When the gas is used, the slurry which was earlier displaced out of digester and stored in the outlet chamber begins to return into the digester.  The difference in levels of slurry in digester and the outlet chamber exerts pressure on the gas which makes it flow through the gas outlet pipe to the points of utilization of biogas.

Benefits:  The simple low-cost technology encourages a circular economy.  Under this, waste is converted into need-based resources such as renewable energy and organic fertilizer, improving sanitation conditions in the village, while checking environmental pollution.

Investment:  The Singh family invested Rs.5 lakhs in the biogas project.

Construction:  The biogas plant built which consisted of 2 bio-digesters with a capacity of 140 cubic meters was built within a year.  Together with this, all road were paved, all drains covered and underground pipelines were laid and storm water drains created with regular gaps in the covering slabs.  The shed was 14 feet heigh and the floor had several 3X6 feet pits, constructed in such a way that cow dung or urine can flow into the pits by gravity and no extra effort was required to collect it.  No water was needed to clean the floor.

Volume of dung:  As many as 800 litres of dung is collected on a regular basis and converted into slurry for further use in the fields.  Initially 65 cows including both local and jersey cows were bought and sheltered in the plant.

Challenges:  Given that the concept was new, misconceptions had to addressed regarding the use of biogas in the kitchen.  As methane gas had to be kept at a certain temperature, production of adequate amounts of gas in winters was tough.  They also needed to find ways to ensure sustainability of the plant.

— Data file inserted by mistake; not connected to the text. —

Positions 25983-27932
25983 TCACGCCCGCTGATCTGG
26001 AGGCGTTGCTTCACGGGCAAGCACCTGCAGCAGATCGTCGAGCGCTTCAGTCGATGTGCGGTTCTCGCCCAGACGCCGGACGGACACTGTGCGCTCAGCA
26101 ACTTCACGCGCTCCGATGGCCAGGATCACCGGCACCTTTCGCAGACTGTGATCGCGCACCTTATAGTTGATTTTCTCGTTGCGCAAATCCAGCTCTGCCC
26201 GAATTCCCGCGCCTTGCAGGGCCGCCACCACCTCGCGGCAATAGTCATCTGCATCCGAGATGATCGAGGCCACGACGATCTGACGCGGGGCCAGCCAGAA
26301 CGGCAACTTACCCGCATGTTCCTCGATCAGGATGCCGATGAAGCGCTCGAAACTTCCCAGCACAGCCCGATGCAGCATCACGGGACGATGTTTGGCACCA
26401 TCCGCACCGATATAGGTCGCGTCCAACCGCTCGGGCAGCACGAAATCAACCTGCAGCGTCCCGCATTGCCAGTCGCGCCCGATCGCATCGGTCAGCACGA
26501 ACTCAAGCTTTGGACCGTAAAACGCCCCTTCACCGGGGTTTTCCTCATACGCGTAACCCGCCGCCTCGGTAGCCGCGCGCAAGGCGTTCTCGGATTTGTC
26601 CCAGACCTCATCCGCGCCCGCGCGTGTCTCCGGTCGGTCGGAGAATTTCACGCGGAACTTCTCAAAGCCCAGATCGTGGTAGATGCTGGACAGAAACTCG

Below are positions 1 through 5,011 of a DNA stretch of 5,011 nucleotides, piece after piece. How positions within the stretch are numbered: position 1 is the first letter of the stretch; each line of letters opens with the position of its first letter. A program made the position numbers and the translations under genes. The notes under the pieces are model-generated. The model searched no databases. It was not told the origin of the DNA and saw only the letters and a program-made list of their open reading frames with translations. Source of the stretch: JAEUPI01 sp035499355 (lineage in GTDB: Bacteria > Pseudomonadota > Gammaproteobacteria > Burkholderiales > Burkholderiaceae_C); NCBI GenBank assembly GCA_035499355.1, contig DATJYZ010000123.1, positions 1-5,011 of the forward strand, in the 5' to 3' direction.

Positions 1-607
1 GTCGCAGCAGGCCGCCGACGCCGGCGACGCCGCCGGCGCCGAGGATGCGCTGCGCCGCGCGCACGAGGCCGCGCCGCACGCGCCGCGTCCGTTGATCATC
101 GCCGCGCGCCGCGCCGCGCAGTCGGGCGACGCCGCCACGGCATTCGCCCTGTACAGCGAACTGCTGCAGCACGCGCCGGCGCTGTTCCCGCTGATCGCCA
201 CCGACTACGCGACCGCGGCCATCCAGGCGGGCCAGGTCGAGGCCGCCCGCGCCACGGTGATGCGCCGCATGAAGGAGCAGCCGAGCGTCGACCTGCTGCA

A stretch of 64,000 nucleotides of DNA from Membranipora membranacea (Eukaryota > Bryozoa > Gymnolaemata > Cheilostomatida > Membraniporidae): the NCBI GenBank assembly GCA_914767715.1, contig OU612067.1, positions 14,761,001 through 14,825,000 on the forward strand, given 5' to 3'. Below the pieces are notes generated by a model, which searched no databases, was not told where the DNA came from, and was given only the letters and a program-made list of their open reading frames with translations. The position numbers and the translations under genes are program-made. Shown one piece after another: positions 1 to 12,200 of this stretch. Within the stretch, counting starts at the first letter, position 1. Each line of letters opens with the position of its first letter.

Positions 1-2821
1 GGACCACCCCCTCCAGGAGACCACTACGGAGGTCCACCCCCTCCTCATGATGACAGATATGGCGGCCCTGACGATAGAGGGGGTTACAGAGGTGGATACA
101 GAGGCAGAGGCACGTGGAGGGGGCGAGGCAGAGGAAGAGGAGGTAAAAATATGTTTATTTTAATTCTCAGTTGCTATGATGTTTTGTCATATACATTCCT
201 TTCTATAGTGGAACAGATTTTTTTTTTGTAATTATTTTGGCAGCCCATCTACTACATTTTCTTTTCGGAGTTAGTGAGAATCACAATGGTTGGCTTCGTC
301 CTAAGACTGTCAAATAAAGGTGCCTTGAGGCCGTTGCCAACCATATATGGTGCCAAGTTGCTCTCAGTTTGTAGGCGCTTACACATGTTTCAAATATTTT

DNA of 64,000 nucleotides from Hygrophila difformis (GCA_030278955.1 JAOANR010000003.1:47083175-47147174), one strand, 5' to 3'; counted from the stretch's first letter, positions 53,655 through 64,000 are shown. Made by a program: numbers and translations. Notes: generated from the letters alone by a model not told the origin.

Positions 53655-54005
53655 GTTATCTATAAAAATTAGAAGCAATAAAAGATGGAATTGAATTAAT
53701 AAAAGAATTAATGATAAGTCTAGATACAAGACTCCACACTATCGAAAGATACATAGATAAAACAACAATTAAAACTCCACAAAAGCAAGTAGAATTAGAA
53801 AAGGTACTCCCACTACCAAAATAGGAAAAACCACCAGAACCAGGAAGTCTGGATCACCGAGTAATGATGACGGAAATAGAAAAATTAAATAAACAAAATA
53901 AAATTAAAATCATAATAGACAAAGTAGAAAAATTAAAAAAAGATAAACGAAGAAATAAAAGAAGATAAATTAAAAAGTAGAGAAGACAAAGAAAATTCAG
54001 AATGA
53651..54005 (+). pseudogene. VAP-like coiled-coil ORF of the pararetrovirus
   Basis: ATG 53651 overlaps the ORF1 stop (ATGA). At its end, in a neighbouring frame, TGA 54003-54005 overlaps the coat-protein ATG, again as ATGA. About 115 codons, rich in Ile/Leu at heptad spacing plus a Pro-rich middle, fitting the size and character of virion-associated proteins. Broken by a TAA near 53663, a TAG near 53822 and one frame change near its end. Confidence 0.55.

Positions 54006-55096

Current Situation: Operating successfully for the past 10 years, the plant provides gas throughout the day to all households, free of cost.  When there is a maintenance issue, households are asked to pay Rs. 100 each to the plumper.  Having started with 65 cows, the unit now has more than 120 cows.  Artificial insemination procedures are used for cattle breeding and adequate measures are taken to maintain their health.  Cattle are fed a healthy diet of corn, soya and paddy straw to increase milk production.

A well-equipped milking parlour has been established in the plant where milk can be harvested from 6 cows at a given point of time.  Approximately 700 litres of milk are harvested per day and supplied to Verka Milk Plant at Mohali.  All the procedures are monitored mechanically.  There is also a grooming station where cattle are groomed periodically.

Operation and maintenance:  3 persons including an accountant and 2 cleaners have been engaged for a monthly remuneration of Rs. 10,000-15,000 a month.  Gurnam Singh who has been the accountant for the past seven years maintains records of the cattle feed received and other equipment; while Vikas Singh, a cleaner begins work at 5 am when he cleans the floor, provides cattle feed and then goes to collect fodder.

Benefits to the community:  The Slurry generated is used in the fields, reducing the use of urea.  The village looks visually clean as there are no heaps of cow dung.   The project has benefitted women the most as they do not have to wait for gas cylinders.  They receive regular supply of gas.